Cuba is a curious topic of conversation, and one that has come up again as Obama seeks to "normalise" relationships with the communist island state after nearly nearly 6 decades of a trade embargo.
The country has cultivated an image of being a sort of nice, slightly eccentric left wing enclave, run by Fidel Castro for decades who was a funny bloke with a beard - could have been an art teacher or some sort of liberal journalist, and now has now been handed over to his brother, who was also part of the revolution along with the dashing Che Guevara. This mythical land is well run with world class healthcare and is only poor because of the wicked Americans and their sanctions, according to this view, but they stand their ground and stick to their principles, and earn the admiration of middle class western liberals throughout the western world for it.
It's all complete rot. Cuba is by any measure a nasty dictatorship run by a cabal of gangsters who exploit and even sell their own people, who are essentially prisoners not allowed to leave the country, living on meager rations, paid in a worthless currency and isolated from the outside world. It was propped up for years by the evil Soviet regime as a strategic and symbolic dig at Washington, and Castro's request for Soviet nuclear missiles brought the world to the brink of an all out nuclear war.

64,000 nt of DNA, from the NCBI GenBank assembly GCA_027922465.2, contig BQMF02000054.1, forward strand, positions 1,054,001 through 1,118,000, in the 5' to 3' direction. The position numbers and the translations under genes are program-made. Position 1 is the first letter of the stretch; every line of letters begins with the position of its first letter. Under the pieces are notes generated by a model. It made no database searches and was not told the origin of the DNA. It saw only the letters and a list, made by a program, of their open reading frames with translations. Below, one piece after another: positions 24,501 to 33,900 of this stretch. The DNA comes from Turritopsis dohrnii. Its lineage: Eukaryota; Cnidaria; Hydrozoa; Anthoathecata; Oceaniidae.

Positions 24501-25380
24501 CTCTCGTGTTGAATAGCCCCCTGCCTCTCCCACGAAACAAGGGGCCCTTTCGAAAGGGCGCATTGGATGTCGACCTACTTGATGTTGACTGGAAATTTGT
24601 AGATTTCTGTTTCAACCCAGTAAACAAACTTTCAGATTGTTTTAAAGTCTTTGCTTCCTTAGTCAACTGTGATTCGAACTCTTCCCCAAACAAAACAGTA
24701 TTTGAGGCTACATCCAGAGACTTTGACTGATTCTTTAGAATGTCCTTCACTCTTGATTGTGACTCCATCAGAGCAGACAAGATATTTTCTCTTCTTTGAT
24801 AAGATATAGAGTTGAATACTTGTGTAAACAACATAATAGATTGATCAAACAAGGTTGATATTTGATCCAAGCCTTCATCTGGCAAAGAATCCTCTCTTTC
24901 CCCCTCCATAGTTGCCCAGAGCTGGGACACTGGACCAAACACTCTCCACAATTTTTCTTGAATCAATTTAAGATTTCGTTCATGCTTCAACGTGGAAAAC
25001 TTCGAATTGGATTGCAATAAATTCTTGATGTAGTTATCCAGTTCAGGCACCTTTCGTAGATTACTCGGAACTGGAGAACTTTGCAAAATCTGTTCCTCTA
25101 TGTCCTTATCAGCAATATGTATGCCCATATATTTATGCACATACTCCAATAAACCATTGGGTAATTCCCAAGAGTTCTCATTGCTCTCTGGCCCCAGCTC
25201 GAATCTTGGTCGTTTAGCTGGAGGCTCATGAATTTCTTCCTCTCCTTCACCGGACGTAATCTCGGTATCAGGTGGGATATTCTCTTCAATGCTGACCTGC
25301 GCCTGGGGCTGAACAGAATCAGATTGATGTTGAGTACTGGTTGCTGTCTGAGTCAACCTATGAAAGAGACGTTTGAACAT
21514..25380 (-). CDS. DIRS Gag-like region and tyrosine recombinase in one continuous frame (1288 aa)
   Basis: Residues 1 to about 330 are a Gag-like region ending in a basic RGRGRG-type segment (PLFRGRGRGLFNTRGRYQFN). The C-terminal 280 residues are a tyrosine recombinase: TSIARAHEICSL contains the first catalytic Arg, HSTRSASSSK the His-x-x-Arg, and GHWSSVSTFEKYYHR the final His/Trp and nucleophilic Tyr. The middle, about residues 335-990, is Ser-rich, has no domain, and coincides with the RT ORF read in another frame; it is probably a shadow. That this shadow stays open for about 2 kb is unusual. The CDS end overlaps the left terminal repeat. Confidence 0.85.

On it's apparent merits, in particular healthcare if the statistics are to be believed and anything read into them it proves the lack of any link between health spending and outcomes, but little else. If Cuba has a good healthcare system then fine. It doesn't excuse political repression, forced labour and the myriad other abuses the Cuban regime visits on it's population.
People will tell you that you should go and visit Cuba to see it for yourself rather than just relying on the news. I'm all for this but there's only so much a holiday there will tell you even if you do get off the beaten track and into the "real" country. Try instead to express any criticism of the Cuban government, try to earn a living there or try to communicate with your friends and family overseas, not from an international hotel but as if you were a normal Cuban. These things are every bit as real as the friendly people and the timba music which persist in spite of, not because of the despotic regime.
The US is far from blameless, and it seems likely that it's interference in Cuban affairs has only served to increase the determination of the Cuban regime to defy Washington. The right also have their pet dictatorships and they're not generally any better, but they tend to be seen, wrongly in my opinion, as a necessary evil rather than something actually desirable. You don't see students with Georgios Papadopoulos T shirts.
I'm generally against sanctions because I don't believe governments should tell private citizens what they can buy from whom abroad, and because they are usually counter productive anyway and actually strengthen oppressive regimes hold over their population. While I do think the sanctions should go, it should be made very clear that this is not an endorsement of the Cuban government.